Over the past several years, there has been an increase in the number and severity of wildfires in Oregon State. This trend is expected to continue as the Pacific Northwest become increasingly vulnerable to the effects of a changing climate including, decreased snowpack, higher temperatures and drought, and declining forest health. These environmental changes increase the risk of catastrophic wildfire impacting communities living in the wildland-urban interface. Wildfire was once considered to be a risk only for people living in rural areas; however it is quickly becoming a reality for urban neighborhoods. Recent fires in Corvallis and Portland illustrate the need for rural and urban communities alike to adapt to the changing conditions of their environment in which they live. The 2016 Starker Lecture will address the “new normal” of living with fire, and will offer individuals, neighborhoods, and communities useful information and strategies for living in a changing environment.
Douglas-fir is the Pacific Northwest’s most iconic tree. Unique among the region’s conifers, it was first classified by botanist David Douglas nearly two centuries ago. This year (2015) is the 100-year anniversary of the first major plantation of the species. Its values both culturally and functionally remain exceptional in the region and the wider world. The 2015 Starker Lecture Series will provide a colorful retrospective as well as forward-looking view of our understanding of Douglas-fir trees, forests and products that help define a historical foundation as well as new opportunities for the Pacific Northwest.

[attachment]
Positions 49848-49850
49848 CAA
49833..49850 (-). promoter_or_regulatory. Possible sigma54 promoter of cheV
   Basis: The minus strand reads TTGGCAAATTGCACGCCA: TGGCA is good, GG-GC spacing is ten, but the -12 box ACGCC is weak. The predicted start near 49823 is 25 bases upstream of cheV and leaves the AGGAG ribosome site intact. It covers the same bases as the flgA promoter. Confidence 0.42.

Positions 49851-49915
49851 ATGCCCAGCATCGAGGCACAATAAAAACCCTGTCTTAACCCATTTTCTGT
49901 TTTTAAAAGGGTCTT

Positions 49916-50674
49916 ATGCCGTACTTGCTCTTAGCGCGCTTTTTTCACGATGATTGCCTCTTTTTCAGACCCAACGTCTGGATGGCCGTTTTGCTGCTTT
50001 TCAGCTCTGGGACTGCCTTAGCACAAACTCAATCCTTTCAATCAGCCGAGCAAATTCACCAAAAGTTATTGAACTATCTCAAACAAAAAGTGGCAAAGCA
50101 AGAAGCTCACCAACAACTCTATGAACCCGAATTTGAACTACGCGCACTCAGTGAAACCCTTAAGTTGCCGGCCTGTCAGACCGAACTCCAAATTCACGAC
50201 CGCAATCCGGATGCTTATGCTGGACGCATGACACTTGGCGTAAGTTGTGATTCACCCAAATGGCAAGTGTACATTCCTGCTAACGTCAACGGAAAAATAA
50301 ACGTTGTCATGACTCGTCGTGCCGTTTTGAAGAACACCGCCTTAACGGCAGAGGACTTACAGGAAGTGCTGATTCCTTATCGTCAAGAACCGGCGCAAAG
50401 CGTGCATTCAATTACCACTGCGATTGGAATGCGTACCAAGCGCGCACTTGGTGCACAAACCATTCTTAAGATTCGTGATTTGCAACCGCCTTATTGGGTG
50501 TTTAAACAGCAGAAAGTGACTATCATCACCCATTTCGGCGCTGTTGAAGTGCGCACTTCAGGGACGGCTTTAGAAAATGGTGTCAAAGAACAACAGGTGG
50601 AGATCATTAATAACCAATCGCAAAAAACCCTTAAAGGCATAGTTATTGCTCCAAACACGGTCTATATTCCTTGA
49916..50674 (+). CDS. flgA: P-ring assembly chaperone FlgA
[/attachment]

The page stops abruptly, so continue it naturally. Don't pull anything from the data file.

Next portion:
The 2015 Starker Series begins with a screening of “Finding David Douglas,” an internationally acclaimed documentary about the pioneering botanist’s compelling life of adventure and discovery. A subsequent lecture will provide further insights about the man and his explorations in the Pacific Northwest. Two additional lectures will shift to contemporary perspectives on the management of Douglas-fir forests and innovative uses of products made from its wood, including multistory buildings. The Series will conclude with a capstone field trip that features current management strategies for Douglas-fir forests and state-of-the-art milling and construction with Douglas-fir products.
Working forests are forest lands that are actively managed, but within a large landscape the owners and managers of these lands have diverse management objectives. This diversity provides both challenges and opportunities in providing a wide and complementary array of economic and environmental values from these forests, including how the needs of local landowners and communities are considered and integrated. The 2014 Starker Lecture Series will provide a forum for a wide-ranging discussion of these issues.
Key lecture topics for the 2014 Starker Series include an overview of the landscape-level, diverse ownerships, working forest concept and a discussion of key forest ecology and management considerations. In addition, the program will provide insights about social considerations within larger forest areas that account for the varying interests of different landowners while also addressing important landscape objectives. The Series will conclude with a capstone field trip that features a local example of a public-private collaboration that reflects an actual “working forest with a landscape view.”